College joins list of PwC contractors

3 minute read

The college commissioned the trouble-riddled firm to evaluate its healthcare excellence framework in 2020.

The RACGP has had at least one contract with scandal-plagued professional services firm PwC, it has been revealed. 

PricewaterhouseCoopers’ Australian affiliate is subject to a police investigation for allegedly misusing confidential government tax information for commercial gain.  

On Monday the firm disclosed the names of four former partners it says are responsible for confidentiality breaches, as well as the names of several current partners associated with the leaked information who were directed to go on leave last week, along with an additional list of 63 current and former partners and staff who received at least one email containing confidential information. 

At Senate Estimates last week, the Department of Health and Aged Care admitted to having 25 current contracts with PwC, worth a total of $25.2 million, including seven initiated this year, at least one of them after the 23 January disclosure of the current controversy. That contract is with the Independent Health and Aged Care Pricing Authority, and is worth almost $400,000. 

Deep in its submission to the National Health Reform Agreement’s mid-term review, the RACGP revealed that in 2020, PwC was commissioned by the college to produce a report entitled Economic benefits of the RACGP’s Vision for general practice and a sustainable healthcare system 

“PwC has analysed the potential cost savings to government from providing the investment in general practice sought by the Vision,” said the college submission.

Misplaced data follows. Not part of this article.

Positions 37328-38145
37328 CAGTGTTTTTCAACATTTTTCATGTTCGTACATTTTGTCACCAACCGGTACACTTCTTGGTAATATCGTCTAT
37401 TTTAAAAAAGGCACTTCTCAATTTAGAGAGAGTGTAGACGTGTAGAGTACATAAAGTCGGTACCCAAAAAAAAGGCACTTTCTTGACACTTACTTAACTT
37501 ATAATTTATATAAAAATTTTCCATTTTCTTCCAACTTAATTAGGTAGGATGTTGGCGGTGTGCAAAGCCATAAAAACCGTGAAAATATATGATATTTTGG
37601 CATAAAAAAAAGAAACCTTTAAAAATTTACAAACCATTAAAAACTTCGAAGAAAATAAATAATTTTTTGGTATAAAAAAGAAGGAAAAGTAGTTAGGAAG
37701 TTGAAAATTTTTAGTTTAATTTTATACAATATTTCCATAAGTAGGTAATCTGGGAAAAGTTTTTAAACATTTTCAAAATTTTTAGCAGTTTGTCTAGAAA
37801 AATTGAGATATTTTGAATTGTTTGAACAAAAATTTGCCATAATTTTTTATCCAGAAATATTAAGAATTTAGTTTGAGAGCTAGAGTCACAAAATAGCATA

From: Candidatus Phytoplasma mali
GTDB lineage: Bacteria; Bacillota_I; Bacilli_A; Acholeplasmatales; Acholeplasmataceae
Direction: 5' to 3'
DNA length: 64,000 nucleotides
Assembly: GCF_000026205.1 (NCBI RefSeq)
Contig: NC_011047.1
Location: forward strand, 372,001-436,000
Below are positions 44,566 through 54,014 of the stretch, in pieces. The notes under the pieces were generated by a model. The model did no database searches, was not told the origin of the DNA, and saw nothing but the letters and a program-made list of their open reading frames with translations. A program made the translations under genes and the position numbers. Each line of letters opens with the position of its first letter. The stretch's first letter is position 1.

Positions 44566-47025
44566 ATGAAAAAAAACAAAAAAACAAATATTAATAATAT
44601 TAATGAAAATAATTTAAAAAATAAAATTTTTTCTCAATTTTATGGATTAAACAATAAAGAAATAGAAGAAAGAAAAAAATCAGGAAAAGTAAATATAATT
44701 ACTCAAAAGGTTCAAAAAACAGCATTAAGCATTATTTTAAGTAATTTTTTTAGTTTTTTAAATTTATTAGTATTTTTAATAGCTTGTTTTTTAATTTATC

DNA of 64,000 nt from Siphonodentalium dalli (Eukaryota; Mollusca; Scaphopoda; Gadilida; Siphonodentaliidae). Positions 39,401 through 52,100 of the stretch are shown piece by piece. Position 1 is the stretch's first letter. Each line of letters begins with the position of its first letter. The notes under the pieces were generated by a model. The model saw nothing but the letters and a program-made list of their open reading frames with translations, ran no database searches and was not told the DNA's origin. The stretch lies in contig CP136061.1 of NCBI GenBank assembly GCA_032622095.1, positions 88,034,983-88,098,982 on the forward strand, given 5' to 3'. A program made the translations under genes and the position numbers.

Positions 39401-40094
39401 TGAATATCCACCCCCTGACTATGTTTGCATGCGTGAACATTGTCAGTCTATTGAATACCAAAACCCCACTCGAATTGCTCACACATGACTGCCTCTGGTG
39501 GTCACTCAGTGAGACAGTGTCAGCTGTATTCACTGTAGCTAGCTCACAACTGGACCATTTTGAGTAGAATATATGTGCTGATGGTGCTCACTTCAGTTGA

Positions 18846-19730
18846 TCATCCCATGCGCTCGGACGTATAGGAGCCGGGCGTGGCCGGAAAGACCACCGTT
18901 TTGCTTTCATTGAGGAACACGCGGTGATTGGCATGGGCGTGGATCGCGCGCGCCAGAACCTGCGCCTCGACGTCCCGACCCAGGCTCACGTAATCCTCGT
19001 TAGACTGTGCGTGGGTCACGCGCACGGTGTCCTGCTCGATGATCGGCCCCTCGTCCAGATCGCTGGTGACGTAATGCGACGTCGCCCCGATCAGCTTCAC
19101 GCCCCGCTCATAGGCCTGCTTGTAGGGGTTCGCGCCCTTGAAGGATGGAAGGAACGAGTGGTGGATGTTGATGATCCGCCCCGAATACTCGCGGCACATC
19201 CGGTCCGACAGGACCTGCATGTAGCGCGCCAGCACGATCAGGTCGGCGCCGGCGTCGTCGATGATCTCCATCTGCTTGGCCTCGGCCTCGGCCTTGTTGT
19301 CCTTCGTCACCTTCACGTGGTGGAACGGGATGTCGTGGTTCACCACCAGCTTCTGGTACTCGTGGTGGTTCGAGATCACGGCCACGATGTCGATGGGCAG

“PwC identified that in the first year after implementation, the investment in general practice sought by the Vision would save $152 million from reduced preventable hospitalisations, $552 million from reduced emergency department presentations and $69 million from unplanned hospital admissions with additional savings over the next 15 years.” 

“The Vision” refers to the college’s framework “for excellence in healthcare”, first released in 2015 and now in a revised edition.  

“The RACGP commissioned PwC Australia to model the benefits of implementation of the Vision and prepare a report for publication,” according to the college’s website. 

“PwC estimate conservative direct benefits of implementing the Vision to be in the order of $1.0 billion in 2021 and $5.6 billion over the next five years at a minimum. Additionally, there are 98,000 quality adjusted life years (QALYs) gained in 2021 and 520,000 QALYs gained over the next five years representing billions of additional dollars in economic value to individuals and Australia, beyond the direct savings.” 

TMR has approached the RACGP for details of any past, present or future contracts with PwC but it had not responded by publication deadline. 

The AMA and ACRRM have confirmed they do not have any contracts with PwC.  

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